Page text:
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Repairing Broken Electronics with Plastic Epoxy Putty | Easy DIY Fix

Repairing Broken Electronics with Plastic Epoxy Putty | Easy DIY Fix

Updated May 2020

Saving the day with two-part putty

Fixing broken electronics is easy – and it can save a repairable device from ending up in landfill.

Plastic can be moulded, shaped and extruded into almost any shape. But when it breaks, many of us are left wondering what to do. Often items end up in the bin, filling landfill and potentially polluting the ground. But many can be repaired.

One of the most useful tools you can have in your repair kit is putty. Unlike glues which can be messy and difficult to correctly apply, you can mould putty into different shapes. That allows you to repair objects such as handles, headphones and other things that don’t have easy-to-manage flat surfaces.

Plastic epoxy putty is a great solution for repairing broken devices. While it’s stored in airtight packaging, epoxy putty remains pliable so you can mould it into different shapes. After about 20 minutes it starts to harden and three hours later, it’s cured so you can start using it.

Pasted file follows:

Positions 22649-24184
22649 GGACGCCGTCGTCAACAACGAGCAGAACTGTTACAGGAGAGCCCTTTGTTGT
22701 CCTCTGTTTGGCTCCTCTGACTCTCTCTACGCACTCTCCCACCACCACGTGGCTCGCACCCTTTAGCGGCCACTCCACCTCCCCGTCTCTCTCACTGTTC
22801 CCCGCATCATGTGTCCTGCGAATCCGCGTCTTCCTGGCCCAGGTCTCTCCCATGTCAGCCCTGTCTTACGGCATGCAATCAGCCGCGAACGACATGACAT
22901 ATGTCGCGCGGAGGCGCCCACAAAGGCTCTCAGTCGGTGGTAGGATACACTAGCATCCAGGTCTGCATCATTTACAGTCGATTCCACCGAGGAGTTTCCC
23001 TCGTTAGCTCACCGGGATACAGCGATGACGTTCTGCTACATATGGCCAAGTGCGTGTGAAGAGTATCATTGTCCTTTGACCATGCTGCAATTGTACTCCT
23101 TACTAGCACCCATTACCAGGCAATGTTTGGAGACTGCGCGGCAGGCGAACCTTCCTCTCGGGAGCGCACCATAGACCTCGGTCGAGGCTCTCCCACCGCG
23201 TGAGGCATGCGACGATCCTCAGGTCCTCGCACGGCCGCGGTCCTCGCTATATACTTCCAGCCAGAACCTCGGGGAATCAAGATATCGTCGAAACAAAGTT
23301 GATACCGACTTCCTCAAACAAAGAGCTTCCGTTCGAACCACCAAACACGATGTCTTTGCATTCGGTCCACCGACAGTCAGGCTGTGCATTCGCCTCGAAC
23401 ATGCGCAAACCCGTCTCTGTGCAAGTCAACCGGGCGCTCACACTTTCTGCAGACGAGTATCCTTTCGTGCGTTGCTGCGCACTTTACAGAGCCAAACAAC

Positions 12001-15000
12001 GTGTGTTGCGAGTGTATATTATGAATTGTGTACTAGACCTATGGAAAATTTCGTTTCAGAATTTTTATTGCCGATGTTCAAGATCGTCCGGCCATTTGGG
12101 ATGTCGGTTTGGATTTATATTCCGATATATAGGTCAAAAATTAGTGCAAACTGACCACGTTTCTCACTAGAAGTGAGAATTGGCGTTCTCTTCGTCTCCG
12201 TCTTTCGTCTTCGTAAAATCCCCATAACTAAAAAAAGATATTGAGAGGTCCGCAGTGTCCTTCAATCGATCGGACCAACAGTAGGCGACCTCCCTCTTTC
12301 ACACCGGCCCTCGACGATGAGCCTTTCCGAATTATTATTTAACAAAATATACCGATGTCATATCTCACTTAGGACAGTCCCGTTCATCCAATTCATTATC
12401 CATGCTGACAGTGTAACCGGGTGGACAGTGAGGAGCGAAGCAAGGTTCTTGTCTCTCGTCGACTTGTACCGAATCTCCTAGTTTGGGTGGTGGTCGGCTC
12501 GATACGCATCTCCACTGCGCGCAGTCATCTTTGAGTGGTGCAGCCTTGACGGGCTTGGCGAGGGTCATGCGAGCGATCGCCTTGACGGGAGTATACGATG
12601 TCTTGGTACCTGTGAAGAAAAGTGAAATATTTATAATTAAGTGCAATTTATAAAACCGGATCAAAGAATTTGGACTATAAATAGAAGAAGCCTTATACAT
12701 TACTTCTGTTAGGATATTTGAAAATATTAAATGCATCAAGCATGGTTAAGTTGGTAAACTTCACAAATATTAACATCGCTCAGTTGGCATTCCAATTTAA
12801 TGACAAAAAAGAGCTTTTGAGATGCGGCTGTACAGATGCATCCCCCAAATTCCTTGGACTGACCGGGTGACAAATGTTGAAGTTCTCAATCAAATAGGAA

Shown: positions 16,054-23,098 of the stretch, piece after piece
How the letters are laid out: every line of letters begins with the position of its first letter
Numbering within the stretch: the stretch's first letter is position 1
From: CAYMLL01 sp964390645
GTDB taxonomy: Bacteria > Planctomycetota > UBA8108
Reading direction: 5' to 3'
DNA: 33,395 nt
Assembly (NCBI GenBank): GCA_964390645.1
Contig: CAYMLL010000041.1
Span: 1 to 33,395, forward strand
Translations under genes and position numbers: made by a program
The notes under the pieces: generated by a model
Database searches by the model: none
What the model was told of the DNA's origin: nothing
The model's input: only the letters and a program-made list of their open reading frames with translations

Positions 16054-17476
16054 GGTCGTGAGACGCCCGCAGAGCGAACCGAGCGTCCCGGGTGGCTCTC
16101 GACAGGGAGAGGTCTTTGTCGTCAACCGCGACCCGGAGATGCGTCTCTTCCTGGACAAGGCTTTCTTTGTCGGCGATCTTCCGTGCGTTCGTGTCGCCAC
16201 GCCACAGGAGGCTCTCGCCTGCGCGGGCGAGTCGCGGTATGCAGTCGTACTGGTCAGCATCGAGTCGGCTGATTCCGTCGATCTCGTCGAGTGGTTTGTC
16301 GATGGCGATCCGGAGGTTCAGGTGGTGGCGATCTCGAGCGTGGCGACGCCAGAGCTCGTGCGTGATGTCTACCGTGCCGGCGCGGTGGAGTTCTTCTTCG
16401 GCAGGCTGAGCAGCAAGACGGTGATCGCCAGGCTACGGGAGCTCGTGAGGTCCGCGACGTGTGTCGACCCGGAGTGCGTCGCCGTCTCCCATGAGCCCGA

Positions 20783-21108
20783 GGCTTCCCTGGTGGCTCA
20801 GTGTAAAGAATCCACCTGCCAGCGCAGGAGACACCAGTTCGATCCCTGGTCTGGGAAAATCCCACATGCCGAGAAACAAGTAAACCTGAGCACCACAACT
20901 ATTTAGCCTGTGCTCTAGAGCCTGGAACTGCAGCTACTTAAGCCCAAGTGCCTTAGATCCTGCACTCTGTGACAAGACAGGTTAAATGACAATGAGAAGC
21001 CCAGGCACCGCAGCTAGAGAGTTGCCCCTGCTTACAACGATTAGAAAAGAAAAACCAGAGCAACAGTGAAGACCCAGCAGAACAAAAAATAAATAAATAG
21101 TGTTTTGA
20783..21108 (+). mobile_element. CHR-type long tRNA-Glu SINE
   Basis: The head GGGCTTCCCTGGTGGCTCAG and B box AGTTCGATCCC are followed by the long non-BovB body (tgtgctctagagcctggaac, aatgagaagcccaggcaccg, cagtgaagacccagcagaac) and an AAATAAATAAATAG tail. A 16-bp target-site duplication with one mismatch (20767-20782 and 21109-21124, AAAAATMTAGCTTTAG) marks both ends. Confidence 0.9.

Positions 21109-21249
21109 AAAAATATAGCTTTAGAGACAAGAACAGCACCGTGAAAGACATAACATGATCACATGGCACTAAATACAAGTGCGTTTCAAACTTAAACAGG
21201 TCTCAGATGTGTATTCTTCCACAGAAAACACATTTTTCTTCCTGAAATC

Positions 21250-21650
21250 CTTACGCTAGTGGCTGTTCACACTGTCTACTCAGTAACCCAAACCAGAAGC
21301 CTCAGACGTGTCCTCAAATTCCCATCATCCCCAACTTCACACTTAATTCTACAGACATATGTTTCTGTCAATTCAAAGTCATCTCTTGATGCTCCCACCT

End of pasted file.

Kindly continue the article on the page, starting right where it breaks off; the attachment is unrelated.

Once the putty is fully cured you can sand, drill and paint it, making your repair job almost invisible.

Start the repair job
Have you ever sat on a pair of headphones or other electronics? The heartwrenching ‘crack’, the panic that ensues when you notice the broken casing. But it’s a simple enough fix using epoxy putty.

1. Open the wrapping on the putty and pinch off as much as you’ll need.

2. Knead the putty and then mound it to the shape you’ll need.

3. Place the putty around the break, ensuring the repair is lined up nicely and firmly held in place. You’ll have about 20 minutes from when you take the putty out of the packaging to apply it.

4. The putty will take between two and three hours to cure, depending on the conditions.

Finishing the job

The great thing about epoxy putties is that they can be sanded back and painted, making the repair almost invisible. Using either some light sandpaper or a rotary tool, smooth out the putty, ensuring you don’t take it back too far, weakening the repair. Then you can paint the putty, matching it up so it can’t be seen unless you take a really close look.

Get creative

Plastic epoxy putty can be drilled or cut making it very versatile. We’ve even seen it used in costume creation to sculpt shapes. As it can be sanded and painted, it's a great option for creating small, bespoke objects.

Instead of throwing away broken plastic, look at repairing it. With some plastic epoxy putty and a little effort you can make a difference to the planet and your hip pocket.